Learn to Play Viola
Similar in appearance but slightly larger than the Violin, the Viola is another one of the core Stringed Instruments in use today. It’s tuning is different and is lower in pitch than the Violin. Thus the Viola often plays “inner” melodic lines that provide Harmonic support for compositions. The School of Music provides Viola Lessons for ages 5 through retirement age. Our Instructors utilize various Methods and textbooks for teaching Viola. These range from Suzuki to other Traditional Methods which are often combined.
The Viola has been known by various names such as the Viola da Braccio in Italian, the Bratsche in German, and others. Historically, the Viola’s development mirrors that of other instruments of the Violin Family in Northern Italy of the 16th Century. Throughout it’s history the Viola has served as in an Alto register instrument where it has provided harmonic support. However, in the 20th Century well known composers such as Hindemith, Debussy, and Bartok would write works for the Viola that featured it in a more prominent role. In modern times, the Viola is a Standard fixture in the Classical Orchestra as well as various School Orchestras.
The Modern Viola is distinguished from the other bowed stringed instruments not only by it’s size (smaller than a Cello but larger than a Violin) but also in that I uses the Alto Clef. In fact, it is only the Viola that uses the Alto Clef ; all other use either the Treble, Tenor, or Bass Clefs. Additionally, while it is also tuned in 5ths like a Violin, the Viola’s tuning is C-G-D-A whereas the Violin is tuned G-D-A-E. In terms of construction, Viola’s are made of Wood and require the use of a Bow, both of which are dimensionally about 30% larger than a Violin. While the Viola does require more hand strength to play than the Violin, perhaps one of the rewards is it’s distinctive, dark, rich tone.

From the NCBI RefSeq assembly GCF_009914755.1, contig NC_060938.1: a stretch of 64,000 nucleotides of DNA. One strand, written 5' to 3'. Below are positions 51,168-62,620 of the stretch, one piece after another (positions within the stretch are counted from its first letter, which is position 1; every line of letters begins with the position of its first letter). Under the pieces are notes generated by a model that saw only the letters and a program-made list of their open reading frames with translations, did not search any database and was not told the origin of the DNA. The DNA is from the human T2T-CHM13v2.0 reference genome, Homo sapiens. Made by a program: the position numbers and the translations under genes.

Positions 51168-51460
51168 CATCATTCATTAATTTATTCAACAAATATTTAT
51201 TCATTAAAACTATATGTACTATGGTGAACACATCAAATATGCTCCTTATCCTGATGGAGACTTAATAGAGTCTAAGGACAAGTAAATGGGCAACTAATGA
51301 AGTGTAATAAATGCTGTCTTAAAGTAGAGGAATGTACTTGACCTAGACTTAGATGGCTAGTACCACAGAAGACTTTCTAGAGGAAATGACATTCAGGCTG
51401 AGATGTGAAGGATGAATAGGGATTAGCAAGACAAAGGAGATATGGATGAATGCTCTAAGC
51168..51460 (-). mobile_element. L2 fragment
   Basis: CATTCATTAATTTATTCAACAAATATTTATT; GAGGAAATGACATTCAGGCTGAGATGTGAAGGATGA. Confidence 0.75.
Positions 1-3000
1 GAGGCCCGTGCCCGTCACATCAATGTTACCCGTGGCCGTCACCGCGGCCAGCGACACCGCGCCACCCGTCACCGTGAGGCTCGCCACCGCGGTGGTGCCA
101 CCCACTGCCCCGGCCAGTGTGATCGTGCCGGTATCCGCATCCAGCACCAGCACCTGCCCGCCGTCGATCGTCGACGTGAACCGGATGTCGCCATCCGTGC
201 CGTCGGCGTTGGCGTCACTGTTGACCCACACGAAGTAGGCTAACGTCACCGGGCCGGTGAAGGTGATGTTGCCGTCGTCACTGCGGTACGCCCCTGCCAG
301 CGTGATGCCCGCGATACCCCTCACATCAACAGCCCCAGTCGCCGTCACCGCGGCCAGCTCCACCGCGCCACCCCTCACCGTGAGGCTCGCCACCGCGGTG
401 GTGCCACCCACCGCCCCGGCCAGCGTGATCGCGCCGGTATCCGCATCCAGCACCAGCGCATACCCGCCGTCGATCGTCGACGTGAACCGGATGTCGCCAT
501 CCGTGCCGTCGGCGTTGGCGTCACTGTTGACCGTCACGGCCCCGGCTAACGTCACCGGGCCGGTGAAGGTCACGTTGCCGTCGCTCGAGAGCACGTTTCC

Private viola lessons are offered on a weekly basis and provide:
- One-on-one interaction between student and instructor
- Highly personalized learning program
- Individual attention and pace
- More direct tracking of progress
- More flexible scheduling